The information technology revolution may have spread around the globe, but there are still some areas that are more IT friendly than most.
A decade ago people were talking about the death of distance, and how the internet would make physical geography irrelevant. This has not come to pass; there are still places around the world that are hubs of technology, just as there are for air travel, product manufacturing or natural resource exploitation.
This was a tough list to compile. The number one choice was obvious, but the rest of it was a hard fought battle. Shaun's insistance on one area of the north eastern US was matched by my determination to see Bletchley recognised. We're a tight team here, but it nearly came to blows.
So if you think there are areas that we've missed, the comment section is there for you. Personally I'd have liked to see the Cambridge area of the UK make the list, but it was eclipsed by its namesake.
Mention: Bletchley Park
Iain Thomson: Bletchley Park, or Station X as it was known in the Second World War, gets a mention because it's where it all began.
It was the birthplace of computer encryption technologies, location of one of the earliest programmable computers, and home to the great Alan Turing, a pivotal figure in the development of computer software.
The irony is that, until the 1970s, virtually no-one knew it existed, since it was so secret during the war and the workers all kept their mouths shut. I was lucky enough to meet one of the people who worked there during the war and listened enthralled, not just by the tales of the code-breaking days but at the quiet heroism of the woman telling me about it.
Although it's been neglected of late, a visit to Bletchley is still a memorable experience for a computer enthusiast. It's got a real sense of history about it and one almost expects to turn a corner and bump into Tommy Flowers carrying a handful of electronics for Colossus, or see Turing sitting on a bench doing The Daily Telegraph crossword.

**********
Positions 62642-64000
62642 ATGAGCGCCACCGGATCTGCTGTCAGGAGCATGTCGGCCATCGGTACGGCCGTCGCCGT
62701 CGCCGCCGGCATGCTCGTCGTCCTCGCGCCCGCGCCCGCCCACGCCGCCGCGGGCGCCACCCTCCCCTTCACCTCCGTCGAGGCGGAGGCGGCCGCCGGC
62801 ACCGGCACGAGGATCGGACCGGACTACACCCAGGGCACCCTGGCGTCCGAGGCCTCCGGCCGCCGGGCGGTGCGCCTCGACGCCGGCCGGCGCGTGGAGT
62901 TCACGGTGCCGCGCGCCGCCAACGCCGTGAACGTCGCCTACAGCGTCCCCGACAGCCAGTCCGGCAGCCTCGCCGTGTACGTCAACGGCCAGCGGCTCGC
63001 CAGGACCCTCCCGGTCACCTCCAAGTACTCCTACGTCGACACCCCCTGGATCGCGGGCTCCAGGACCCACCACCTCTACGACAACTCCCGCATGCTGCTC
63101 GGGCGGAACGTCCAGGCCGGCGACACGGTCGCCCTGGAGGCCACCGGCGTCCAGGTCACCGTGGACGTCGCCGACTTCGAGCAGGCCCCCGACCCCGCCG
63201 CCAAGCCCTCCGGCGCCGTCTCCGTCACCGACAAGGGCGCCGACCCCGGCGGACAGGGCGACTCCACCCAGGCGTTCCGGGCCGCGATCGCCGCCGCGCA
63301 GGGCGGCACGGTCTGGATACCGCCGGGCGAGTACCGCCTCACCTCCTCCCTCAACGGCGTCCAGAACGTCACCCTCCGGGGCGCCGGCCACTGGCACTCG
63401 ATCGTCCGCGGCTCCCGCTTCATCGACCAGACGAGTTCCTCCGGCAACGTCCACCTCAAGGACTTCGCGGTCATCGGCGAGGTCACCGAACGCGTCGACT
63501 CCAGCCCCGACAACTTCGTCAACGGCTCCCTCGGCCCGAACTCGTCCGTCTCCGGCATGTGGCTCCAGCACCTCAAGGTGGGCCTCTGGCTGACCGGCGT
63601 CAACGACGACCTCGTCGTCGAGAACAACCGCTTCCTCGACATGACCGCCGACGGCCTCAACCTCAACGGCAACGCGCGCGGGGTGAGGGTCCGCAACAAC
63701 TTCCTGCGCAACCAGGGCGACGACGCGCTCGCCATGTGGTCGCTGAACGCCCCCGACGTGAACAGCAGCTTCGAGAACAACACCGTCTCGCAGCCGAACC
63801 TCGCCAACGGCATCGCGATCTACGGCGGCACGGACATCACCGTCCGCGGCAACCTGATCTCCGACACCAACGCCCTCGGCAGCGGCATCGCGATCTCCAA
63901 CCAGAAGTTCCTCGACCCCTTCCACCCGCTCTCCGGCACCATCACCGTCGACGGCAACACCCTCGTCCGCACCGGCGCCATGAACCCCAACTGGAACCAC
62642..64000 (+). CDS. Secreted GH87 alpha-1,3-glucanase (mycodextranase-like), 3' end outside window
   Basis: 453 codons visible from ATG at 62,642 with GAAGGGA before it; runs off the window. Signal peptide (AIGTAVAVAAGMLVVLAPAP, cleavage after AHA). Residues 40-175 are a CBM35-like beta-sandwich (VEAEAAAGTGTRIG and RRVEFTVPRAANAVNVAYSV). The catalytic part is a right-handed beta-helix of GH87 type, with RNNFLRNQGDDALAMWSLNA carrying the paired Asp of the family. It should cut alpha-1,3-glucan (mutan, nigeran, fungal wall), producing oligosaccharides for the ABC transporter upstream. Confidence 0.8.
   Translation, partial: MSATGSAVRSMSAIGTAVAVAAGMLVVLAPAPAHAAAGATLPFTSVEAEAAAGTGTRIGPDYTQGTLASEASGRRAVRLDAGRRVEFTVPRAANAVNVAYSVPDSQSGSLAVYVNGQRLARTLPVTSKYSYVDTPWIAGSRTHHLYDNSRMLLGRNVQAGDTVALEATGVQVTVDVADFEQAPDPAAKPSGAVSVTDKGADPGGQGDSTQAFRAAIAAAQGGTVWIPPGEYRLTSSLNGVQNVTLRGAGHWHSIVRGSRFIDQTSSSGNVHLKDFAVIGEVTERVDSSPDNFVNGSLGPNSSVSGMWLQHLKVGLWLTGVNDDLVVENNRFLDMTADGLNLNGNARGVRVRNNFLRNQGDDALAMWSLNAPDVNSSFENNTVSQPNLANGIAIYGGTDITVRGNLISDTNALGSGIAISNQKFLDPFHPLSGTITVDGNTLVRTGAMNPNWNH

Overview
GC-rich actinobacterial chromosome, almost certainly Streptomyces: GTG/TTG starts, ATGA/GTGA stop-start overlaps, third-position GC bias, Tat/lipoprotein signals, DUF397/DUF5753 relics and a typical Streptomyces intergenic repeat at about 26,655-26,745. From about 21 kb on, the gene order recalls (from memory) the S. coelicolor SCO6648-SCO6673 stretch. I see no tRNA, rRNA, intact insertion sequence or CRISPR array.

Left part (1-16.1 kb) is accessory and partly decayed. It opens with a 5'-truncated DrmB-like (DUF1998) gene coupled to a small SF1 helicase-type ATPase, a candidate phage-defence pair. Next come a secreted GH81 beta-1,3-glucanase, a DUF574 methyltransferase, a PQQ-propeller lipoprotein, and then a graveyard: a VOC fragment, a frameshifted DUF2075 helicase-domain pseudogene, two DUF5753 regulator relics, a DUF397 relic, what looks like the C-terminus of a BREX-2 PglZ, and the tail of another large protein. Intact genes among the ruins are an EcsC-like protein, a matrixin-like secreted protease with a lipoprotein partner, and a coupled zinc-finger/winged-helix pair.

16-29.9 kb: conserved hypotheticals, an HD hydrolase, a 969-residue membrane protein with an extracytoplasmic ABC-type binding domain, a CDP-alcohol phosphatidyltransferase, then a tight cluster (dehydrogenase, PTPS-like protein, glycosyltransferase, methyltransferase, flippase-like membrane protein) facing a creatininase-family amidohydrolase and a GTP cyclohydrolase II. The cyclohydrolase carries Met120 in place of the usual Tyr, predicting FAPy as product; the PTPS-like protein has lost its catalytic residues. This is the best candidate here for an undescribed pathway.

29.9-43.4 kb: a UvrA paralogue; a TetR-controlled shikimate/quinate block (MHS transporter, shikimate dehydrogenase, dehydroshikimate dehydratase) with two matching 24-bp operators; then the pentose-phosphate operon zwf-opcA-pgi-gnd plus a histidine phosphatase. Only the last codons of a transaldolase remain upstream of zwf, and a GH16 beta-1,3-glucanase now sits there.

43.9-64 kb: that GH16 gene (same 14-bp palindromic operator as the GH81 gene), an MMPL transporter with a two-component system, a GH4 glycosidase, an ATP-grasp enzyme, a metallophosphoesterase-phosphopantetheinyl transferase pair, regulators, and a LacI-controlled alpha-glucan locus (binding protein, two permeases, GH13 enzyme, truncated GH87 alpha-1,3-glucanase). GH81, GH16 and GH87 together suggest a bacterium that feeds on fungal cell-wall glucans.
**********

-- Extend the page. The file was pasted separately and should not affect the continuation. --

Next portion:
Shaun Nichols: It is great to see all the work and money that is finally being put into restoring Bletchley Park. Even to us folks over here in the colonies, the facility holds a special place due to the awesome amount of technological achievement that it generated in such a short amount of time.
Not only were many technologies we see today pioneered at the facility, but its work during World War II is credited with saving tens of thousands of lives.
The computing industry is by its nature very quick to move forward and discard the seemingly 'obsolete'. This is what makes Bletchley Park so special, and it is one of the few truly historic IT locations. Though there may not be any billion-dollar companies or commercially successful devices emerging from within its walls, Bletchley Park definitely deserves to be named as a computing hotspot.
Shaun Nichols: The emerald city gets relegated to an honourable mention because really only one name springs to mind when you think of technology in the Seattle area: Microsoft.
Granted, Microsoft is the biggest name in the technology business and its own campus in Redmond employs a city's worth of people, but the company's dominance of the city keeps Seattle out of the top 10.
That said, Microsoft's presence has also created a small ecosystem of analysts and partner developers in the Seattle area. And the contributions Starbucks has made to the lives of developers and IT workers around the world might just make it an honorary technology company.
Iain Thomson: OK, Microsoft is the top dog in Seattle, but only because Seattle Computer Products put them there.
Back when Microsoft was just a small company it got the contract to produce the operating system for IBM's new PC by snapping up an operating system called QDOS (Quick and Dirty Operating System) from a small firm in the city. The rest, as they say, is history.
Maybe it's the constant rain that keeps people indoors and coding, or the coffee fetish in the city (want to feel like a freak in Seattle? Ask for tea) but the city deserves its spot on the list.
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